Malé City’s northern waterfront is once again under construction with the presidential pier and the Republic Square closed to the public for further renovations. Two massive pine trees at the main square have also been uprooted.
Just a street inland from the main square, a monument between the Sultan Park and the Islamic Center has also been removed as part of plans to expand the Islamic Center’s grounds for mass prayers.
The presidential pier, now renamed Izzudeen pier, and the Republic Square with a brand new water fountain were re-opened on July 31 and July 24, respectively. Renovations were to be completed by July 26, the Golden Jubilee of Independence from the British.
The state-owned Maldives Transport and Contracting Company (MTCC) has come under fire for closing down the area, just days after holding grand celebrations with fireworks to inaugurate the Republic Square and the presidential pier.
Criticism has also been leveled at the Housing Ministry for uprooting trees at the main square. A spokesperson said the trees had to be removed because they were overgrown and will be replaced by smaller trees.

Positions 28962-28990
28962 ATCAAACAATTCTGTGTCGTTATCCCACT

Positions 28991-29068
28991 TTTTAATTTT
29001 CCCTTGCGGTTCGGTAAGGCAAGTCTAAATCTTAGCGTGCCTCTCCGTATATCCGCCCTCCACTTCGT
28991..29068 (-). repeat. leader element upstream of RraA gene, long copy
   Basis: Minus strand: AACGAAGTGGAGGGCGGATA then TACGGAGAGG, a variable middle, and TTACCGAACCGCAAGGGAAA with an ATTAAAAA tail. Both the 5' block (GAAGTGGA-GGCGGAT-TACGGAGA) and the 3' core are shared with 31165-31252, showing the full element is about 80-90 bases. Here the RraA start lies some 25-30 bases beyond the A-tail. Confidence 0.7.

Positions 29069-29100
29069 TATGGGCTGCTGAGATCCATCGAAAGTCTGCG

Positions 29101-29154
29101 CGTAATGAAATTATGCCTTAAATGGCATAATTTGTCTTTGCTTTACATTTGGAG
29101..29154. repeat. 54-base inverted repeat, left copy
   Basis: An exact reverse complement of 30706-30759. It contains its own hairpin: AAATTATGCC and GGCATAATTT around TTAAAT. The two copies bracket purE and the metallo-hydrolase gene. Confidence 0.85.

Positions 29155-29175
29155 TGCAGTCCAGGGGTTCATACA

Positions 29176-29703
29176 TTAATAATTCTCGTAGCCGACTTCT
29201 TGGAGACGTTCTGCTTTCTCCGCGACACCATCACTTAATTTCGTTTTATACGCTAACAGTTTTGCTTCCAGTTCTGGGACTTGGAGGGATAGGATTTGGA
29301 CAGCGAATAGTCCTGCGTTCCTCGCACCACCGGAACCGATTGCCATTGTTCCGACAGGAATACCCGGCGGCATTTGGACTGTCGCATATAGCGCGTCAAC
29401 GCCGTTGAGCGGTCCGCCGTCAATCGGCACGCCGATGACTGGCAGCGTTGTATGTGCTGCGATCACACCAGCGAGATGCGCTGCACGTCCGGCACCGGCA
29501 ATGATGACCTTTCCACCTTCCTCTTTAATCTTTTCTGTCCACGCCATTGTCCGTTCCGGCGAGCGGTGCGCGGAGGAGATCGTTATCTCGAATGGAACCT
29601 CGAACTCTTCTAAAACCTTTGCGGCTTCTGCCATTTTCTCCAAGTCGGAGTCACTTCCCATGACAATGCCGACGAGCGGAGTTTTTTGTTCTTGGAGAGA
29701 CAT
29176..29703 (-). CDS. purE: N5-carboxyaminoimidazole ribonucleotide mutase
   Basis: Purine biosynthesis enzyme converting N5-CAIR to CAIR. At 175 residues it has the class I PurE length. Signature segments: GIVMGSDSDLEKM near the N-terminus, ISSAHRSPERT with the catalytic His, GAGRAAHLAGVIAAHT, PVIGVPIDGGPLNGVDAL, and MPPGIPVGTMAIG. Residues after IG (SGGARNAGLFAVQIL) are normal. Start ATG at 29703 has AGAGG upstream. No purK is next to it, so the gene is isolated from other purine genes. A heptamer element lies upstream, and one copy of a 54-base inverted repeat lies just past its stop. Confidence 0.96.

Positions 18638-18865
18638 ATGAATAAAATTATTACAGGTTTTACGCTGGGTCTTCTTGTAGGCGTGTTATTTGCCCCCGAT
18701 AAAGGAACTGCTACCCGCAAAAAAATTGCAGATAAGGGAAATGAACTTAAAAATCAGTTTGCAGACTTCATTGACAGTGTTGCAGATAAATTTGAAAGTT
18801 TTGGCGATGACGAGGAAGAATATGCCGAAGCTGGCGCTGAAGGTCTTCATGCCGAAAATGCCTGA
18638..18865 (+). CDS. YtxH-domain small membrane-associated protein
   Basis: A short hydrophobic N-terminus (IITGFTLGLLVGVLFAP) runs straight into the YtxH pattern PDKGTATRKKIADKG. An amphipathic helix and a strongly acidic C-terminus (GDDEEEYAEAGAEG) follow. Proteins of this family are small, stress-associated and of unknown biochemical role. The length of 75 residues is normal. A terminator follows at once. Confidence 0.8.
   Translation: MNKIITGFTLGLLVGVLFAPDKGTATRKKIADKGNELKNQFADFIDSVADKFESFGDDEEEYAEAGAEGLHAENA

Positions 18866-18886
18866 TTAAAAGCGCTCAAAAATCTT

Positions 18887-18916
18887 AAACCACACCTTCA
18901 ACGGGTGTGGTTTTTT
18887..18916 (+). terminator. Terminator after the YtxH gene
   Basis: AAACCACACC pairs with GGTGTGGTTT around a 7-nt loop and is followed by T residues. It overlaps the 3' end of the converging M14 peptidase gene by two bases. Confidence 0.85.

Minister of Housing Dr Mohamed Muiz in a tweet last night said: “The damaged trees in Jumhooree maidhaan being removed to be replace with new trees.”
Several social media users have also claimed the ministry had removed the monument in front of the Sultan Park and is pedestrianizing the area over President Abdulla Yameen’s alleged paranoid fear that cursed objects had been buried in the area.
The government has dismissed the claims, saying some 25,000 people will now be able to pray in the expanded Islamic Center grounds.
The roads between the Islamic Square and Sultan Park are to be pedestrianized as well.
Although Malé’s thoroughfare Chaandhanee Magu was previously a one-way road, sections of it will now become a two-way road. Sections of the adjoining Lily Magu, the road south of the Sultan Park will also become a two-way street.
In October last year, masked men chopped down all of Malé City’s Areca Palms. Anonymous officials of the ruling Progressive Party of the Maldives (PPM) told local media the palms were cut down because President Yameen believed they were cursed. When the Malé City Council attempted to replant the trees, the cabinet took over the city’s roads.